Tribune News Service

Newsfeatures Budget for Wednesday, August 14, 2019

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Updated at 3 p.m. EDT (1900 UTC).




Additional news stories appear on the MCT-NEWS-BJT.

This budget is now available at TribuneNewsService.com, with direct links to stories and art. See details at the end of the budget.


^Remain in Mexico: Migrants face uphill climb to get out of program<

IMMIGRATION-MEXICO-PROGRAM:SD — Vulnerable migrants facing persecution in Mexico are having a difficult time getting out of the Remain in Mexico program because the federal government is limiting their access to attorneys and preventing them from preparing for asylum interviews, according to immigration lawyers and human rights workers.

Under Remain in Mexico, asylum-seekers must live in Mexico while waiting for immigration court hearings. People afraid of persecution in Mexico can be removed from the program and wait in the United States if they pass what is known as a "fear of return" interview.

However, immigration lawyers claim that the U.S. government is making it difficult for migrants to pass that interview.

1250 by Gustavo Solis in San Diego. MOVED



^Missouri Democrats plot a 2020 comeback strategy after recent election defeats<

MO-DEMOCRATS:WA — Rep. Emanuel Cleaver has been pitching former Vice President Joe Biden on a trip to Missouri, a state that hasn't gone for a Democrat in a presidential election since 1996.

Cleaver, D-Mo., believes the right Democratic nominee in the presidential race can "return Missouri to its status as a bellwether" and return the party to relevance in down ballot races across the state despite President Donald Trump's 19-point victory in Missouri in 2016.

Republican John McCain narrowly edged out Obama to win the state, but the record turnout in the cities helped the Democratic candidates cruise to victory in the races for governor, attorney general, treasurer and secretary of state.

But in the past decade, Missouri has swung hard to the right.

The Missouri Democratic Party is embarking on dual strategies in 2020 to boost urban turnout to 2008 levels and win back rural voters who have strongly gravitated to Republicans in recent elections.

1650 (with trims) by Bryan Lowry in Washington. MOVED


^How Devin Nunes turned Twitter parody accounts into a political 'weapon' — against himself<

NUNES:WA — Rep. Devin Nunes in a recent court filing referred to the parody social media accounts that taunt him on Twitter as a "weapon."

His lawsuit against them gave them even more ammunition to turn on him and other Republicans.

They're using it.

In recent weeks the anonymous authors of parody Twitter accounts known as Devin Nunes' Cow and Devin Nunes' Mom have employed their now-massive followings to promote Democratic candidates around the country and to solicit campaign donations through the Democratic fundraising machine known as ActBlue.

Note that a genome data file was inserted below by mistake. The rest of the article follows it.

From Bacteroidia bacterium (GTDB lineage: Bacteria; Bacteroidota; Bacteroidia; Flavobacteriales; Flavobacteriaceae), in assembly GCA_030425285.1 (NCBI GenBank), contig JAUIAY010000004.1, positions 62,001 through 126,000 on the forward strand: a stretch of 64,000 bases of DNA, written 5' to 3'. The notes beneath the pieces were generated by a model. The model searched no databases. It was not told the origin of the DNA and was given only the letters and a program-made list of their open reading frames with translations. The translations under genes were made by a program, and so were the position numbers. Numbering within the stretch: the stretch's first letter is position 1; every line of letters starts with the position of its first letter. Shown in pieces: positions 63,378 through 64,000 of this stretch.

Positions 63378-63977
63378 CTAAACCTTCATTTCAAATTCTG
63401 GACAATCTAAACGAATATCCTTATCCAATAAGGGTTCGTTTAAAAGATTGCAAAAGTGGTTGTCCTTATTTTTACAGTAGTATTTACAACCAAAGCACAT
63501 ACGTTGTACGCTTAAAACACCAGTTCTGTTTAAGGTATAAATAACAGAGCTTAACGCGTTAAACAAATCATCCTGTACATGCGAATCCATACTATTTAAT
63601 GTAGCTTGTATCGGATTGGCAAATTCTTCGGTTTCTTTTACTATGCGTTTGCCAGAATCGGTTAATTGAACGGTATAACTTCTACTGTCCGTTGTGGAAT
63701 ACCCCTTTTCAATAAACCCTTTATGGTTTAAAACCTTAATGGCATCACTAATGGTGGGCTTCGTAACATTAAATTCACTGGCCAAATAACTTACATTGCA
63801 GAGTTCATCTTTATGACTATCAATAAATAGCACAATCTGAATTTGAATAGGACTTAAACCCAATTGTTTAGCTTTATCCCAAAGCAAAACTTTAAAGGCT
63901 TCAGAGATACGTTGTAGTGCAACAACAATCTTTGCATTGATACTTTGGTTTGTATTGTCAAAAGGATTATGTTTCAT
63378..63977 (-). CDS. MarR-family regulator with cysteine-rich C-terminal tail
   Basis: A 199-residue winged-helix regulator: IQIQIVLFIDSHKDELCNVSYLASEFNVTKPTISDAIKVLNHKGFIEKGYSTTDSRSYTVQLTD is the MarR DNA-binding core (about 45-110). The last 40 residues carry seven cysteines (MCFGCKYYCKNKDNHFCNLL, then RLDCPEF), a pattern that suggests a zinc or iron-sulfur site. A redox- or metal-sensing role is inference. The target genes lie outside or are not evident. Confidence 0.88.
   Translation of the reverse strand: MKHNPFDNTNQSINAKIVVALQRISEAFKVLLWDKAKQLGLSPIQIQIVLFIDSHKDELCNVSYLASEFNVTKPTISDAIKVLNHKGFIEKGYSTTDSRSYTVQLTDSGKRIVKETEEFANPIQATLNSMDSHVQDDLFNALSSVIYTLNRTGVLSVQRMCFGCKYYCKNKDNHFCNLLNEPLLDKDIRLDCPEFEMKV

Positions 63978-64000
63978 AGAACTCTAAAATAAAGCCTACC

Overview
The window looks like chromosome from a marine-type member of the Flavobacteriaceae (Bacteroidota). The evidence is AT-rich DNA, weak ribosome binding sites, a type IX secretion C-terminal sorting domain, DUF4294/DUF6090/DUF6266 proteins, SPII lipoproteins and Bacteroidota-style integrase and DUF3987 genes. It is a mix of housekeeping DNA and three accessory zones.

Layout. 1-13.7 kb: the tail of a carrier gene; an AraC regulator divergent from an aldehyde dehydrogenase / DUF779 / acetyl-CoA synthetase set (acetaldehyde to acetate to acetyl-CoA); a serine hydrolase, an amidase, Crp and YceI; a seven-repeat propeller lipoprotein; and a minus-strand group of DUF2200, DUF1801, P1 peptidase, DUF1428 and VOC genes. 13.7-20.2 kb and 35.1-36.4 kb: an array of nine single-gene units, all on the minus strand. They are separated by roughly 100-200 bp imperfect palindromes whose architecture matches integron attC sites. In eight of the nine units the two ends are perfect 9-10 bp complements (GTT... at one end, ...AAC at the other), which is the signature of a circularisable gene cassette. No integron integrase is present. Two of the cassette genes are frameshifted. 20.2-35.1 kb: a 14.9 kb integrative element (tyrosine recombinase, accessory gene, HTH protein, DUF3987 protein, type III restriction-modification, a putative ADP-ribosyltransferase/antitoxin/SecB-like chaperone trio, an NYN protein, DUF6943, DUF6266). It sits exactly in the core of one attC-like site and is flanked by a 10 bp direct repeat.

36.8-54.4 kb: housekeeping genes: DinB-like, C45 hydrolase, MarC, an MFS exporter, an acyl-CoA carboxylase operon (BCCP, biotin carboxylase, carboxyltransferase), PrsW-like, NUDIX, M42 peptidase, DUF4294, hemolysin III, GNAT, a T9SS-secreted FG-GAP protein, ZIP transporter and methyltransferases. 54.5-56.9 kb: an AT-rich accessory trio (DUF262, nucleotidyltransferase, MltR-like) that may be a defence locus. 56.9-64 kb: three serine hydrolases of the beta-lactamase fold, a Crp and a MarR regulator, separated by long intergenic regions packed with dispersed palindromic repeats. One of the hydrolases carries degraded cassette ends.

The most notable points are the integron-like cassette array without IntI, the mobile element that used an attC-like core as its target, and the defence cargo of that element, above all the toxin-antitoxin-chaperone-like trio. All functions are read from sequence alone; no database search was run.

1100 (with trims) by Kate Irby in Washington. MOVED



^California to vote on ethnic studies mandate<

CALIF-ETHNICSTUDIES:LA — Angela Warren always assumed her father, a native of El Salvador, entered the United States via airliner. It took an assignment in her high school ethnic studies class to learn that he had crossed the border alone at 14, terrified of being caught. When he reached the American side, he fell to his knees and gave thanks.

That single course combined an eye-opening view of her family's past and inspired her mission to change the present.

Warren, now an 18-year-old college student, says that at a time when watching the news can make her feel anxious and helpless, it's the lessons of her ethnic studies class that generate intellectual awakening and empowerment.

In actions that would affect more than 6.5 million California students, state lawmakers are poised to make ethnic studies a graduation requirement in high school and at Cal State universities.

1350 by Howard Blume and Nina Agrawal in Los Angeles. MOVED


^'Nightmare scenario': 15 years since Florida was beaten, bruised by 4 hurricanes in 6 weeks<

WEA-FLA-2004-HURRICANES:OS — Its name was Hurricane Charley and it was only the beginning of what would be remembered 15 years later as the worst hurricane season Floridians had ever endured.

"The 2004 season is probably my No. 1 or my No. 2 top, bizarre weather phenomenon," said WOFL meteorologist Jayme King. "Before then, meteorologists never thought something like that was probable. We got Andrew in the '90s, and that was thought to be this 'once in a century' kind of storm. Then in 2004, Florida gets hit by four strong hurricanes back-to-back. If you go down to Polk County or some of the other hard hit areas — Port Charlotte — now, there are still bruises that have never recovered."

1150 (with trims) by Joe Mario Pedersen in Orlando, Fla. MOVED




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